Latest developments in causes and treatments



Orthorexia Nervosa: When Healthy Eating Becomes an Eating Disorder

In a surprising twist of biology, healthy eating can become an unhealthy eating disorder. A preoccupation with eating only “pure” or healthy foods can lead to something called orthorexia nervosa. Orthorexia nervosa is not recognized as a distinct eating disorder at this time, but there is plenty of evidence it is a problem.

A comprehensive review of the current scientific literature on orthorexia was recently published by the journal Nutritional & Lifestyle Psychiatry. The authors begin by distinguishing between orthorexia, which they define as a preoccupation with a meal’s “sourcing, preparation and nutritional content,” and orthorexia nervosa, which the authors describe as:

[…] a more severe and clinically significant form of this obsession, characterized by intense anxiety, distress, and impairments in daily functioning resulting from extreme dietary restrictions.

The authors focus their research on the more severe form of the eating disorder, orthorexia nervosa. Among the problems orthorexia nervosa causes are:

  • severe nutritional deficiencies
  • electrolyte imbalances
  • disturbances in metabolic functions
  • isolation
  • anxiety
  • depression
  • body dysmorphic disorder
  • impairment in social and occupational functioning

Another review of the literature on orthorexia nervosa notes that symptoms overlap with anorexia nervosa, obsessive-compulsive disorder (OCD), obsessive-compulsive personality disorder (OCPD), and other disorders. Figure 1 shows a Venn diagram illustrating the overlap between these conditions.

Figure 1: Venn diagram illustrating the overlapping characteristics between orthorexia, anorexia, and OCD. Image from Neuropsychiatric Disease and Treatment used under Fair Use: Commentary.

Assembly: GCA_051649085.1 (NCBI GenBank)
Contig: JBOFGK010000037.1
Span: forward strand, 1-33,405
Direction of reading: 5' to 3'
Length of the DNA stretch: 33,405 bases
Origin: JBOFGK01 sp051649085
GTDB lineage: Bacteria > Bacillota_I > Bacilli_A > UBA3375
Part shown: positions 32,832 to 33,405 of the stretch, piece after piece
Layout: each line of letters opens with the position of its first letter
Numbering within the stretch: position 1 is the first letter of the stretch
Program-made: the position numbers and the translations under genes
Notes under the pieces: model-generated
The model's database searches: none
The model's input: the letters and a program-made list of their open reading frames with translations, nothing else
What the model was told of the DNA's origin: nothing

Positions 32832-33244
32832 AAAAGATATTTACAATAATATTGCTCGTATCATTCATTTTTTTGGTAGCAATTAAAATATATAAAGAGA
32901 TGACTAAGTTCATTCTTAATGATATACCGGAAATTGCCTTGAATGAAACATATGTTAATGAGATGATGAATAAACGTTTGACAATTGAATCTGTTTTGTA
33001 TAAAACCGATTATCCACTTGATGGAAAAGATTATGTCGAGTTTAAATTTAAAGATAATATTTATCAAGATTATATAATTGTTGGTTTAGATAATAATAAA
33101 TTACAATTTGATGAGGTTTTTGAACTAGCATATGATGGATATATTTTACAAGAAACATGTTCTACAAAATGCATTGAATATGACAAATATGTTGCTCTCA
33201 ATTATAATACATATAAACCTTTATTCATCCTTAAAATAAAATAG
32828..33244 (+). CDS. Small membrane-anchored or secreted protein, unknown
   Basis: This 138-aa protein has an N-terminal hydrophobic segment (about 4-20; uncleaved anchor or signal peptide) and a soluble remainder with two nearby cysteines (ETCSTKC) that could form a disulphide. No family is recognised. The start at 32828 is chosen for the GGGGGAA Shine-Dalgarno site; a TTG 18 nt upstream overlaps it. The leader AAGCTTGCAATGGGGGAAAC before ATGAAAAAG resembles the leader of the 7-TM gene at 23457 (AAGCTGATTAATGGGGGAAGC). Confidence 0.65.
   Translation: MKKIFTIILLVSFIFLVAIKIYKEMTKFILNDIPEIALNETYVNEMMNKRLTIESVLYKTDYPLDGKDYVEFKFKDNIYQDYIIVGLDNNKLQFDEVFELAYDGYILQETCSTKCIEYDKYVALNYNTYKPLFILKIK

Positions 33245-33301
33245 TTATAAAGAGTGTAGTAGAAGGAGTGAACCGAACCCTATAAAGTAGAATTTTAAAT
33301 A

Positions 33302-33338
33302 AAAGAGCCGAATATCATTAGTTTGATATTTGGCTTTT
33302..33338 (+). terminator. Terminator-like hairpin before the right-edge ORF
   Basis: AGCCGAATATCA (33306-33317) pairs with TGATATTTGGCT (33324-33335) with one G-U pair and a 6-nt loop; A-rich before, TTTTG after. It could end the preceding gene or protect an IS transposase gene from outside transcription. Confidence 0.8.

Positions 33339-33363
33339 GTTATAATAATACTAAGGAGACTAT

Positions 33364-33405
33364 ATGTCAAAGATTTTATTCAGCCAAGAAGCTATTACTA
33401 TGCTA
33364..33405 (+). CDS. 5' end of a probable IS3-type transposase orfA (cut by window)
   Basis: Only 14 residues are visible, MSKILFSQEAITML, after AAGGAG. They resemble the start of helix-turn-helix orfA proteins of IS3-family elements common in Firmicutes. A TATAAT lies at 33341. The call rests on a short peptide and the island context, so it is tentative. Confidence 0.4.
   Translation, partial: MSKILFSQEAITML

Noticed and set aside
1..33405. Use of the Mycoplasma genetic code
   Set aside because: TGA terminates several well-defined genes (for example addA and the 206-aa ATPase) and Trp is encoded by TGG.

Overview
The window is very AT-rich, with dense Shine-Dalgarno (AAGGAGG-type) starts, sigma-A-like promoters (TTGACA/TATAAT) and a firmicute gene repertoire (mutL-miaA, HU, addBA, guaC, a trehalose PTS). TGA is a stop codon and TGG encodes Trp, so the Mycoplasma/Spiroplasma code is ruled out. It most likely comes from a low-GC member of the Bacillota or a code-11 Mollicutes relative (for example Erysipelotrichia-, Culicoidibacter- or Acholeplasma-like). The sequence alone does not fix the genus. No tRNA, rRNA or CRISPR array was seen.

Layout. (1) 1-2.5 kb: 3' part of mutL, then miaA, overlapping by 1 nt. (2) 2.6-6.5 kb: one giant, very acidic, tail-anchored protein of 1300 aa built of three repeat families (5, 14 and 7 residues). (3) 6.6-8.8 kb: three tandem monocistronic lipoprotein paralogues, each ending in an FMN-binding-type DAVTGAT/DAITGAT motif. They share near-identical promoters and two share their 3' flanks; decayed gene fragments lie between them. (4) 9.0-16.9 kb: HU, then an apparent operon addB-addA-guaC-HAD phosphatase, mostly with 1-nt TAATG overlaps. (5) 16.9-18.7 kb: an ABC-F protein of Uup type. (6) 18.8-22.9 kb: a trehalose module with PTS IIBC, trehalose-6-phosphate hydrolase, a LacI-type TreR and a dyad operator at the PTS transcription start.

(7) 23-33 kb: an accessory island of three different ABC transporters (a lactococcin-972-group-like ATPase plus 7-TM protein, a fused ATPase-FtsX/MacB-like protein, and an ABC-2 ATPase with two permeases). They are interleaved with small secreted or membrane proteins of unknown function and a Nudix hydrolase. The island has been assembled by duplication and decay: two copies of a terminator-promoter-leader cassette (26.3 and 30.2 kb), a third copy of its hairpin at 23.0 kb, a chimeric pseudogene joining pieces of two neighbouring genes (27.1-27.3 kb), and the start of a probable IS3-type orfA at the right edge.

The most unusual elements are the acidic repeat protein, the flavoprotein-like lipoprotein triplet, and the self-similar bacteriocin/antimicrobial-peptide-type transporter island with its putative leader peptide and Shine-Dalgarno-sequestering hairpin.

In an article for Parkview Health, sports dietician Sami Kauffman, RD, cautions against letting healthy eating get to the point where it’s detrimental to your physical and psychological health. She identifies some warning signs:

  • Compulsive checking of ingredient lists and nutritional labels.
  • Cutting out an increasing number of food groups such as all sugar, carbohydrates, dairy, meat, animal products, etc.
  • Showing high levels of distress when “safe” or “healthy” foods aren’t available.
  • Obsessive following of food and “healthy lifestyle” accounts online or on social media.

If you or someone you care about is taking healthy eating to an unhealthy extreme, help is available. The National Alliance for Eating Disorders has a helpline at 1-866-662-1235. The National Association for Anorexia Nervosa and Associated Disorders (ANAD) maintains a helpline at 1-888-375-7767.

Written by Steve O’Keefe. First published January 11, 2024.


“Orthorexia and Orthorexia Nervosa: A Comprehensive Examination of Prevalence, Risk Factors, Diagnosis, and Treatment,” Nutritional & Lifestyle Psychiatry, September 2023.

“The clinical basis of orthorexia nervosa: emerging perspectives,” Neuropsychiatric Disease and Treatment, February 2015.

“The hidden dangers of a ‘healthy addiction’ to clean eating,” Parkview Health, January 4, 2024.

Image Copyright: alfazetchronicles.


Your email address will not be published. Required fields are marked *